At this very moment, millions of pairs of eyes and ears, of hands and minds are simultaneously working, learning, and living online. Someone may be finishing the last pages of an e-book. Another may have just completed downloading a song, a video, or a movie. Still another may be updating his status in one of his three social networking sites while his friends in France are continuously commenting on his other posts. Family relatives may have just checked on each other thru chat. There may also be those in the middle of their DoTa tournament.
Perhaps, a recent graduate has just emailed his resume to one of the several organizations he wants to work in. On the other hand, an HR personnel may have been checking the job applications in the company’s Website. There are also managers of a multinational company having their meeting via a video conference. Meanwhile, a corporation has just launched its online campaign to promote its new product. And its competitor is already monitoring the response of the public online.
We may not know but someone may have been on the process of hacking one of the accounts of a company. Another may have just installed the new monitoring system and anti-virus software in an organization’s computer networks. There may be a few immersing themselves in pornographic or violent contents of a Website. And the members of a task force are tracking one of the murder suspects online.
And there is a bunch of students finishing (or cramming) the first comm blog requirement for a communication trends and style class.
All these things can possibly be happening at this exact moment. The Internet has incredibly more than enough applications, contents, and facilities to cater to the various needs of millions of its users—be it individuals, students, business corporations, government offices, or even criminals. With the Internet, almost everything is possible for every person in any place at any time. The word “impossible” is just so obsolete and unfit in the Internet Age.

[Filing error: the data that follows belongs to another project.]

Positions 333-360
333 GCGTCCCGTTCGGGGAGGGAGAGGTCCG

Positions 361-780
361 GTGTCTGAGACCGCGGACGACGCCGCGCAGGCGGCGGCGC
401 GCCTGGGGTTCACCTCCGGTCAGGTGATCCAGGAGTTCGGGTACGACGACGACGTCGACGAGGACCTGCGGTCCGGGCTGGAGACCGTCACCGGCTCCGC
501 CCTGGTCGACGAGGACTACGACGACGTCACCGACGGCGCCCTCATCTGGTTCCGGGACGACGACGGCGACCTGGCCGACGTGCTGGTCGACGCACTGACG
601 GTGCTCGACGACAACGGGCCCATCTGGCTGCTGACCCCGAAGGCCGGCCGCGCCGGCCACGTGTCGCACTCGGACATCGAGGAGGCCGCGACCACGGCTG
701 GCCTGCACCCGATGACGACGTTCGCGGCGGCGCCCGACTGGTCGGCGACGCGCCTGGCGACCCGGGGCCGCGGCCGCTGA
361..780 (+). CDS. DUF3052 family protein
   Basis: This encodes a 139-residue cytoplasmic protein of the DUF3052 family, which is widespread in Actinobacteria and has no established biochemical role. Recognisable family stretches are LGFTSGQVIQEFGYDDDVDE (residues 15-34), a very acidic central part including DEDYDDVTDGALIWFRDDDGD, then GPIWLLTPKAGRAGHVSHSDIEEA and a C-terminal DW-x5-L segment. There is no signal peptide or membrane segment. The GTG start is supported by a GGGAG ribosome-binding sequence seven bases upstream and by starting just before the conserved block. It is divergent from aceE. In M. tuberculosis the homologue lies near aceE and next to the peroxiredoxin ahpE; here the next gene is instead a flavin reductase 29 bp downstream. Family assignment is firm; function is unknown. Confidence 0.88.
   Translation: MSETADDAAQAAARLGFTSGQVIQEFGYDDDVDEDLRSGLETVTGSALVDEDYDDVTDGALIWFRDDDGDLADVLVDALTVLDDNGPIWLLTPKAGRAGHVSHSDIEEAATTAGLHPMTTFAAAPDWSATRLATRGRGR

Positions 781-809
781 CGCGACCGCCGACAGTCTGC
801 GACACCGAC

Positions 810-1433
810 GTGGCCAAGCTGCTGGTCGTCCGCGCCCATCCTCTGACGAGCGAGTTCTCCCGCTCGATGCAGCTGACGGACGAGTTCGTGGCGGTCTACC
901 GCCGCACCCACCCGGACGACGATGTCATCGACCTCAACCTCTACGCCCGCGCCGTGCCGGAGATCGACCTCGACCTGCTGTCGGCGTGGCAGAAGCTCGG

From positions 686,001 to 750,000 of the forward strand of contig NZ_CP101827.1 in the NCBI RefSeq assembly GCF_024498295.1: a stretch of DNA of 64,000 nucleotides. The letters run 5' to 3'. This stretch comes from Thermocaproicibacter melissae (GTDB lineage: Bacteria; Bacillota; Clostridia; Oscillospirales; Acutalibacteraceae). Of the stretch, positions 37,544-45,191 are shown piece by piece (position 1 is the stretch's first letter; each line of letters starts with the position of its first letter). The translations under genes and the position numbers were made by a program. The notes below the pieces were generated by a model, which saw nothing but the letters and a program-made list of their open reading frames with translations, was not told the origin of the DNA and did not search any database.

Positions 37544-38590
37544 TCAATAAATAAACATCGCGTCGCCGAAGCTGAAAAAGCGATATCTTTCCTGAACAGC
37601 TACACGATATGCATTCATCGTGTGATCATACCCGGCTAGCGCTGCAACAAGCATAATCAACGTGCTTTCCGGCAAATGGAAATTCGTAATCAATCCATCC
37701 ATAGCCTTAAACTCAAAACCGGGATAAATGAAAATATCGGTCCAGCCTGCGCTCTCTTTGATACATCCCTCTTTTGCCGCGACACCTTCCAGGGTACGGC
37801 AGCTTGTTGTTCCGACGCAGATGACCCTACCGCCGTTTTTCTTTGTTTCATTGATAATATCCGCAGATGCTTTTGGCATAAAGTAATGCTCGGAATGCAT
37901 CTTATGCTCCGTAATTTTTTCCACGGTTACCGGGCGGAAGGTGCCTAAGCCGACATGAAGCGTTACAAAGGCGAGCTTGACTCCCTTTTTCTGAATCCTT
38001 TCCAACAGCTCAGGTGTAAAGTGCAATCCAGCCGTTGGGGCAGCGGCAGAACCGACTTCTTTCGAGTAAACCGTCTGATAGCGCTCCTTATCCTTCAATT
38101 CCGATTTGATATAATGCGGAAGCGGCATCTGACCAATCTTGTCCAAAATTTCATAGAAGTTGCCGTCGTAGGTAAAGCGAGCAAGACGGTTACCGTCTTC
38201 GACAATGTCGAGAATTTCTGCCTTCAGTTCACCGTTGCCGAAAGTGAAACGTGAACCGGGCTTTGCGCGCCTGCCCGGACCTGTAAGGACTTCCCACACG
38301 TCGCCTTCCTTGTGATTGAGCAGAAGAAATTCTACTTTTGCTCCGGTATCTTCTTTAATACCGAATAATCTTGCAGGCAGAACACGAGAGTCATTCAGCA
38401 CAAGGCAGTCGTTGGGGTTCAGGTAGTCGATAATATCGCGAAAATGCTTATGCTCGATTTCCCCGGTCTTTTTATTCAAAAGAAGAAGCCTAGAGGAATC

Nuclear threats, Galactic networks, and the Internet Age
It was in 1962 when the threat of Soviet nuclear attacks alarmed members of the US Defense Department. To this problem, one researcher at the Massachusetts Institute of technology (MIT) proposed a counter strategy in the form of communication networks. J. Licklider affirmed how salient a link of computer terminals would be in the US military. Grounded on his concept of Galactic Networks, Licklider recommended the development of a world-wide communication structure capable of sending and accessing private information using computers.
Having considered Licklider’s proposal of building Galactic Networks, the US Department of Defense’s Advanced Research Projects Agency (ARPA) started developing a system of communication computer terminals. Engineer Paul Baran and colleagues designed a distributed communications model which allows the transfer of information from a source down to several recipient nodes. Given the multiple networks of computers programmed to receive data, information transfer would be more secured. In the case of a nuclear attack, destruction of one recipient node would not hinder the sending of information to other computer terminals. In 1964, this strategic communication network and effective nuclear attack counter was completed and named ARPANET.
The birth of the ARPANET signalled the world’s entry into the Internet Age. Who would have thought that a nuclear attack and a geeky concept of Galactic Networks would give way to the development of the Internet we love today? Admit it. We owe the Soviet nuclear threat and the US Military a lot. Just imagine—without the threat of nuclear war which compelled the APRA to work on the proposal of developing the fantabulous Galactic Networks, we would not be able to say hello to Facebook or Twitter. That simple.
The Global Cyber Revolution